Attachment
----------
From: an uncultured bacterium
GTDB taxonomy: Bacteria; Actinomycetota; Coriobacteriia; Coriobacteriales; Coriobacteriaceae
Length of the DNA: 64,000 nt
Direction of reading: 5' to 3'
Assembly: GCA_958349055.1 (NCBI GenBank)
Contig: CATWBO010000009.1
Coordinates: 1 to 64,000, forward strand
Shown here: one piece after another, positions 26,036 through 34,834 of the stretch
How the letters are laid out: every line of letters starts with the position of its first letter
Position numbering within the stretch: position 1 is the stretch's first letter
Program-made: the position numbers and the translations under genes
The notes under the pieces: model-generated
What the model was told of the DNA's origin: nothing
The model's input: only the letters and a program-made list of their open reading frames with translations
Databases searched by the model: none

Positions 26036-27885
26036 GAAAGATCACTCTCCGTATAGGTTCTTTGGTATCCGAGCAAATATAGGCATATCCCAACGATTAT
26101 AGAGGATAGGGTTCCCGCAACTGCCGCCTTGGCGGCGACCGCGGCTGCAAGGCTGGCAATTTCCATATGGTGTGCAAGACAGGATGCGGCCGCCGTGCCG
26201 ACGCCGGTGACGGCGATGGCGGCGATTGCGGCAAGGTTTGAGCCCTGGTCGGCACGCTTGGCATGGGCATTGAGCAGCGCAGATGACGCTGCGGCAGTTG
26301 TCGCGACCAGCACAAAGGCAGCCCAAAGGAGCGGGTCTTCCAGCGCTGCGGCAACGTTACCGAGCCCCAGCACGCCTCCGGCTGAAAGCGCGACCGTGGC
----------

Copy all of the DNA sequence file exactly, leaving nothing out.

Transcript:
From: an uncultured bacterium
GTDB taxonomy: Bacteria; Actinomycetota; Coriobacteriia; Coriobacteriales; Coriobacteriaceae
Length of the DNA: 64,000 nt
Direction of reading: 5' to 3'
Assembly: GCA_958349055.1 (NCBI GenBank)
Contig: CATWBO010000009.1
Coordinates: 1 to 64,000, forward strand
Shown here: one piece after another, positions 26,036 through 34,834 of the stretch
How the letters are laid out: every line of letters starts with the position of its first letter
Position numbering within the stretch: position 1 is the stretch's first letter
Program-made: the position numbers and the translations under genes
The notes under the pieces: model-generated
What the model was told of the DNA's origin: nothing
The model's input: only the letters and a program-made list of their open reading frames with translations
Databases searched by the model: none

Positions 26036-27885
26036 GAAAGATCACTCTCCGTATAGGTTCTTTGGTATCCGAGCAAATATAGGCATATCCCAACGATTAT
26101 AGAGGATAGGGTTCCCGCAACTGCCGCCTTGGCGGCGACCGCGGCTGCAAGGCTGGCAATTTCCATATGGTGTGCAAGACAGGATGCGGCCGCCGTGCCG
26201 ACGCCGGTGACGGCGATGGCGGCGATTGCGGCAAGGTTTGAGCCCTGGTCGGCACGCTTGGCATGGGCATTGAGCAGCGCAGATGACGCTGCGGCAGTTG
26301 TCGCGACCAGCACAAAGGCAGCCCAAAGGAGCGGGTCTTCCAGCGCTGCGGCAACGTTACCGAGCCCCAGCACGCCTCCGGCTGAAAGCGCGACCGTGGC